I have no idea how long I’ve followed Mr. Keeling on Twitter (@synapticjam), but it has been quite a while. I don’t listen to every story that I know the author of. Not even close. However, I usually read the synopsis, and if the story looks like it might interest me, I’ll give it a try. Having a background in technology, and as a network administrator, Compensating Controls piqued my interest.

So, on to the review.

Synopsis: Nicholas Edgwood rides a wave of good karma–a job he excels at, a new girlfriend, and a bright future. When he gets framed for a cyber-crime he did not commit, he must run for his life while his entire world crumbles around him.

Betrayal and murder replace peace and hope as he finds himself in unfamiliar territory. He may not be the biggest and baddest guy out there, but he has skills, the kind garnered from a career steeped in computers and code. Now he must leverage these skills to their fullest to stay above ground and breathing. It will take all of his talent, and courage he may not have, just to survive. (Stolen from Podiobooks.com)

Production: I subscribed to Compensating Controls through Mr. Keeling’s own site. I do this quite often because I am not a patient person, and when an author posts to their own site, it often goes up more quickly. That being said, I know that when I subscribe through an author’s site, I might get a bit of chatter or other things that I might or might not want. This is definitely true with Mr. Keeling’s site. I didn’t mind the chatter, but it is definitely there.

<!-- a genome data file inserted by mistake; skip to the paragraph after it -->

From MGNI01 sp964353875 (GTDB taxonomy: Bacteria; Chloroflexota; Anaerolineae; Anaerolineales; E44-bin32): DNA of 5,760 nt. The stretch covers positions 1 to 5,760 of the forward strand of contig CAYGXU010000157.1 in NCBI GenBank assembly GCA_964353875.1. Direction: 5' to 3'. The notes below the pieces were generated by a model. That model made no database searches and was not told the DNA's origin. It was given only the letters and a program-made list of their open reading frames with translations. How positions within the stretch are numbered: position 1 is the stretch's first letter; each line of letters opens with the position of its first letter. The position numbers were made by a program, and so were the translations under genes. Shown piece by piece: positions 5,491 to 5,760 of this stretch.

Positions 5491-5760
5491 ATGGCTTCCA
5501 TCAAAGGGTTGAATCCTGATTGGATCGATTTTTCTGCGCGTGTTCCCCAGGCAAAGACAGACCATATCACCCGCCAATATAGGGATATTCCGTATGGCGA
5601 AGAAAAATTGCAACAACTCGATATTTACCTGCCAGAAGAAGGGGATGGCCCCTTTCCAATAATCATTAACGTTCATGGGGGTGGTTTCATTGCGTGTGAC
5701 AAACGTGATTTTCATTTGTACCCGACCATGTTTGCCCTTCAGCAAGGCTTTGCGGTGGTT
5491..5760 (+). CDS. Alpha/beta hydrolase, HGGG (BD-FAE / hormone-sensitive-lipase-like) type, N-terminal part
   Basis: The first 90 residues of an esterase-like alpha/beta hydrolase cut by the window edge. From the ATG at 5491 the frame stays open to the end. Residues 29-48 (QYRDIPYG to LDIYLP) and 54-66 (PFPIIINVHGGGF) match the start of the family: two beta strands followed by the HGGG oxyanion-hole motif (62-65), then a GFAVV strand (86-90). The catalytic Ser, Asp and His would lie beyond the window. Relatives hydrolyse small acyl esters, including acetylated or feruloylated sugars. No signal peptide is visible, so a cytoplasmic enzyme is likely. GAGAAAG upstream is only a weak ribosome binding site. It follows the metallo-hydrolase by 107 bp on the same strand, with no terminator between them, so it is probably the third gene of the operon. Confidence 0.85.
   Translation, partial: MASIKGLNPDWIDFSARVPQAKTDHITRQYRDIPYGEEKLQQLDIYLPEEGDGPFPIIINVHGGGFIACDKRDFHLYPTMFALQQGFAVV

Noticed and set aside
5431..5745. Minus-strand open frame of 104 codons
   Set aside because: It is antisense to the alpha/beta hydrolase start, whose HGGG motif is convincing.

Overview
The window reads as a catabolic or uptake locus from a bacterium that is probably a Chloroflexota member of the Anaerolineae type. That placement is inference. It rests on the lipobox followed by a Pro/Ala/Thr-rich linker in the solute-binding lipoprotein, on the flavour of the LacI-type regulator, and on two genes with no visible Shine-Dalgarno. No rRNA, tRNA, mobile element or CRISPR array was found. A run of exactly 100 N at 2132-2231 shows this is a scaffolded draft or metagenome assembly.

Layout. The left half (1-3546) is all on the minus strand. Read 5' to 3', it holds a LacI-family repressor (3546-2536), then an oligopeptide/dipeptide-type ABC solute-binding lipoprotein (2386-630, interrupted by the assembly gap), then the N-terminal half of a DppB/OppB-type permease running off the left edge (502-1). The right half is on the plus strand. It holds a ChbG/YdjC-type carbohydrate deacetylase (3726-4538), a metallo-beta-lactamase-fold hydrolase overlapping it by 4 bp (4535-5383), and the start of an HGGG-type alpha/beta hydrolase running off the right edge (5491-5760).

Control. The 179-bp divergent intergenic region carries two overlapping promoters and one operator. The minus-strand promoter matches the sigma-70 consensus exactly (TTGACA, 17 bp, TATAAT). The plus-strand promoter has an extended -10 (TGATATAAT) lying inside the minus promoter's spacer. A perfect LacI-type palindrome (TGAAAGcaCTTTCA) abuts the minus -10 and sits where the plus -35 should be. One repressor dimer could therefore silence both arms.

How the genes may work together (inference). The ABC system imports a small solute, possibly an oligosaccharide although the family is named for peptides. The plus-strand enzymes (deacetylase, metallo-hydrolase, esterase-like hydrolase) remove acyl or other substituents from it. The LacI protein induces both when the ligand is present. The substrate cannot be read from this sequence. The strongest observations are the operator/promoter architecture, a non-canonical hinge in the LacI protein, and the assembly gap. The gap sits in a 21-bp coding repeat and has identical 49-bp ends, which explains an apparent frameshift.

Of much more notice is the change around episode seven or eight where Mr. Keeling begins using sound effects to a much greater extent. Truthfully, I don’t remember them at all before Pons makes .. well, that would be a spoiler, but when you hear what I’m talking about, believe me you’ll know. I would recommend all authors try to decide whether they will be using sound effects or not before they begin a podcast. I appreciate consistency.

That being said, Mr. Keeling does a nice job of constructing his episodes, and overall I think most listeners would feel the soundtrack enhanced the story.

*possible spoiler – However, there are several scenes of brutality that I really could have done with fewer effects.

Grade: B-

Cast: Compensating Controls is done as a self read, and Mr. Keeling does a decent job with it. All of the characters were given unique voices and characteristics and Mr. Keeling did a good job in keeping each one unique.

Grade: B+

Story: Compensating Controls is a geek story written for an audience needing a minimal (to no) geek background. The characters were pretty believable and the plot, well, I’m afraid things like this happen much to often. And no, I’m not a conspiracy theorist.

Grade: B

Verdict: I enjoyed Compensating Controls. I think Mr. Keeling did an excellent job for his first podcast and, I believe, first novel. Would a solid external editor improve it? Of course. Will you receive many hours of enjoyable entertainment the way it is? I did.

Disclosure: As I mentioned previously, I do following Mr. Keeling on Twitter and count him one of the “good guys” out there. However, I was not paid, bribed, or prodded to provide this review.

Podcast Review #111: Harmonics – Rise of the Magician

•16 January, 2020 • Leave a Comment

originally published December 12, 2011

Title: Harmonics – Rise of the Magician
Author: Collin Earl and Chris Snelgrove
Genre: Science Fiction
Released: 7 September 2011 – 25 September 2011